on which “Julia” might have been born
on a moonlit evening in mid-summer.
Depicted on a Floodwall mural, the simpering portrait of
Marlowe next to 425 Front St.

The building still stands fondly on Front Street,
the same one where Fanny's father did his soft
shoe number, skipping in and out of town
when it suited him, leaving his poor wife
to make the best of a bad situation,
which she did by taking in boarders.
Much later a schoolmate recalled Fanny
had been an unabashed red-haired tomboy, 
and Fanny herself recalled she got girls
to play hooky from school to go hiking
in the fall when the leaves were turning
colors in the woods surrounding Portsmouth.
That was the only pleasant memory
she could recall from what she called her
“miserable" and nomadic childhood.

After moving on to Cincinnati,
where she ran yet another boarding house,
her mother decided she had had enough
of her cad husband, so she divorced him
and married a German baker named Hess,
whom her children, including Fanny,
the future Julia, found  "loathsome."
But at least there was bread on the table.

From her dull, miserable existence,
Fanny the tomboy first found her escape
in play acting, becoming at the age
of thirteen, the character Sir Joseph Porter,
the First Lord of the Admiralty 
in one of the all-children productions 
of the Gilbert and Sullivan musical,
the smash hit H.M.S. Pinafore,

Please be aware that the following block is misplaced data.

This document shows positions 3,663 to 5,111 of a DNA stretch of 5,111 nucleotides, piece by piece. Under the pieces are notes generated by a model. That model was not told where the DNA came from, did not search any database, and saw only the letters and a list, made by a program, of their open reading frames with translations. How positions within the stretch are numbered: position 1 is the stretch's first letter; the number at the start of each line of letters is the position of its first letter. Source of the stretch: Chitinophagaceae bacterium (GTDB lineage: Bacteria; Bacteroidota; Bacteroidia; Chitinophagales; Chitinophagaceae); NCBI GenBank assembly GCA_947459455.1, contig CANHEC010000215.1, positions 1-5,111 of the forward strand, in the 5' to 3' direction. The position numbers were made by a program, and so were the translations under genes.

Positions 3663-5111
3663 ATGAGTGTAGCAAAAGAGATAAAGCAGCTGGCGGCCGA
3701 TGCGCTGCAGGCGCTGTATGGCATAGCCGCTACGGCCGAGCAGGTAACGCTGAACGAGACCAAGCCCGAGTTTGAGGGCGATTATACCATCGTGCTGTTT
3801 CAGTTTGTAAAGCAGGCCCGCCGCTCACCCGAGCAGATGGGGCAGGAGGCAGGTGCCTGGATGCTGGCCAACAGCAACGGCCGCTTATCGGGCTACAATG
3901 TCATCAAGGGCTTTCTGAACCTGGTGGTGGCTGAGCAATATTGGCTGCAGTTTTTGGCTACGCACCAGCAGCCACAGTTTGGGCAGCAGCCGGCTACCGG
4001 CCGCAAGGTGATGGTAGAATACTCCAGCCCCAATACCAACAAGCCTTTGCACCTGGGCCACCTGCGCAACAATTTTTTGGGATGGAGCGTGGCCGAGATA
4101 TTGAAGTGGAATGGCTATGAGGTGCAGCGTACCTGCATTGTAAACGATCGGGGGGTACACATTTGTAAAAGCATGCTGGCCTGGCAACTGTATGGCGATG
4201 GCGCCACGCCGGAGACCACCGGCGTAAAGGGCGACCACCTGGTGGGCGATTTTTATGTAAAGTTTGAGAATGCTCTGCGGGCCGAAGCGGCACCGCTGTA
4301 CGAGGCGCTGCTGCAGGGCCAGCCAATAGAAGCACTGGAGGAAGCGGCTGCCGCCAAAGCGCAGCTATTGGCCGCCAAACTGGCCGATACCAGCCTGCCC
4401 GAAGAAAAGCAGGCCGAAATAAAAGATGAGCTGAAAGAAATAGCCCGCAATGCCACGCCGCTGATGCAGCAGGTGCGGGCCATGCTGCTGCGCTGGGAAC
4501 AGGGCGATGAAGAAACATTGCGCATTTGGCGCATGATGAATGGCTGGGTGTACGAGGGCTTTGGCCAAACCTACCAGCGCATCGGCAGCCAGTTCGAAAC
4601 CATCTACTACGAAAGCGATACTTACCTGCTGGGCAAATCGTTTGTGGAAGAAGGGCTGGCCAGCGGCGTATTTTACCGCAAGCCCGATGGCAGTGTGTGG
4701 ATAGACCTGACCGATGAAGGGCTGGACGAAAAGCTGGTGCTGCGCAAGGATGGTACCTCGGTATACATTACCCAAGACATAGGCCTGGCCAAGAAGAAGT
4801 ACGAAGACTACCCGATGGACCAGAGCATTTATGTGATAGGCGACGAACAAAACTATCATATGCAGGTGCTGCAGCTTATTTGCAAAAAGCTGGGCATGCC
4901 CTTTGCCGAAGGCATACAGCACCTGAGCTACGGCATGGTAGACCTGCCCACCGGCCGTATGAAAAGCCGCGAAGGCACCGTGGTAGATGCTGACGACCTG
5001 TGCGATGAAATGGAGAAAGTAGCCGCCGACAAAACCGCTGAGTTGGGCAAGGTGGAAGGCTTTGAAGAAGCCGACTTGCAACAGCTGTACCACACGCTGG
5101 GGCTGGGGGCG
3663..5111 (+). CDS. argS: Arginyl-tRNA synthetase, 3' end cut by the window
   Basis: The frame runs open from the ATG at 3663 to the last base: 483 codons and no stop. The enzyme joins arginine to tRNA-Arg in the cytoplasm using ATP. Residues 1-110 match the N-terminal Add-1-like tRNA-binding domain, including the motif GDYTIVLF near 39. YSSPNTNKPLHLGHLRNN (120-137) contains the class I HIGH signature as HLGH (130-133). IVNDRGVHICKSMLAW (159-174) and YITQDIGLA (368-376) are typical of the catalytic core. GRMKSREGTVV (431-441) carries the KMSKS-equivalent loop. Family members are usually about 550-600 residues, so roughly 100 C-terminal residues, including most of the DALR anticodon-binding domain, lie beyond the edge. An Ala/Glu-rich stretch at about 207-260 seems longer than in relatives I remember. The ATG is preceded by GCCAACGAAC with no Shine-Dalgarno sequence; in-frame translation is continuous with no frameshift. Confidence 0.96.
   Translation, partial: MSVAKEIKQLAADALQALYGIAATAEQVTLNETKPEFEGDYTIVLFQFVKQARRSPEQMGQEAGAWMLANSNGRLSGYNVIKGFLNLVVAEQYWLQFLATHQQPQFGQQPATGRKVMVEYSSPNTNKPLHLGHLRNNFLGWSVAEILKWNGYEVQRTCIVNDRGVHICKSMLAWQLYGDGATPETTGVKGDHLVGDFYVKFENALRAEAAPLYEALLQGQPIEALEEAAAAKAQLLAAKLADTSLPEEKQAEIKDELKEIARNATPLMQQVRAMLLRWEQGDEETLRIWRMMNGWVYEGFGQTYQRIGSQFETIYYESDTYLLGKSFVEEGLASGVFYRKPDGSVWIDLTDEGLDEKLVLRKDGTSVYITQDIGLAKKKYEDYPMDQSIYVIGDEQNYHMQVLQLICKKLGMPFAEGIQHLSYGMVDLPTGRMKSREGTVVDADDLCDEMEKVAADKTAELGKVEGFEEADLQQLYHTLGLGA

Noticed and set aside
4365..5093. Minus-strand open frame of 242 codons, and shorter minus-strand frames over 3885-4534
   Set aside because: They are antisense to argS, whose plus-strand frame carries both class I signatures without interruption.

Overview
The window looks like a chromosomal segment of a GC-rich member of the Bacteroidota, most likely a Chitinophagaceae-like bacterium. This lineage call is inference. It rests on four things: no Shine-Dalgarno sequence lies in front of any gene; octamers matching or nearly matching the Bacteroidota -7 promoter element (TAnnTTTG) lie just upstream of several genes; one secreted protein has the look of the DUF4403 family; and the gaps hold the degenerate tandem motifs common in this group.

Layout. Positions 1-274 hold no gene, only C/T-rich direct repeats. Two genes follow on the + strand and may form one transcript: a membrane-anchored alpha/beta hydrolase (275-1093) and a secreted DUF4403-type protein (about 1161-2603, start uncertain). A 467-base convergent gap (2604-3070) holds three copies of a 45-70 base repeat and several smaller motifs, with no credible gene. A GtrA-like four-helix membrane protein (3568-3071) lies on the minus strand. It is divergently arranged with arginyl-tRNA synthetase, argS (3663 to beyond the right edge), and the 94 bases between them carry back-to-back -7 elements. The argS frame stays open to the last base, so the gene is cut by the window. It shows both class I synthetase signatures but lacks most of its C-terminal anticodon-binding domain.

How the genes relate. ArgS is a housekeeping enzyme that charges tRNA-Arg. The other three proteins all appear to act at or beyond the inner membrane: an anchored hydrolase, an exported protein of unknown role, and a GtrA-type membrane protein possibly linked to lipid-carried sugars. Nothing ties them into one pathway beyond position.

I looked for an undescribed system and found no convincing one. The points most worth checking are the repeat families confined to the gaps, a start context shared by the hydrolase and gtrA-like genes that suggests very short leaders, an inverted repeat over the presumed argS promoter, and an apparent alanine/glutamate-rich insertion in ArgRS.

in which, with what was called a "golden voice,"
she sang the team's comical arias. 
Being a tomboy, the role suited her 
it could be said like a sailor to the sea, 
having already acquired her sea legs
when she crossed the Atlantic as a tot.

Pinafore satirizes the snobbery
of England’s rigid class system
in which the lowly got the royal shaft, 
but satire and social criticism, 
radical politics of any kind, 
did not interest the budding thespian.
Instead, the immortal bard, Shakespeare,
the native son of her birthplace, England,
became her ideal, her idol, her god.

From Gilbert and Sullivan, Julia,
as she was  “new baptized,” graduated 
to Romeo and Juliet, not as
Juliet but as Romeo’s servant  
and companion, the faithful Balthasar.
He was one of a number of males 
she would play, reversing the tradition
in which adolescent boys played women 
on the unisex Elizabethan stage.

When she became very serious about
being a thespian, and her acting career,
the name she chose, Julia Marlowe,
was all-Elizabethan: Julia, like Juliet,
and Marlowe, Shakespeare’s contemporary.
Among playwrights the Bard was the monarch
the brilliant master of all he conveyed
and to him she swore her fealty.

What Shakespeare stood for in America,
with its lack of taste, tact, and manners,
was Culture, with a capital C.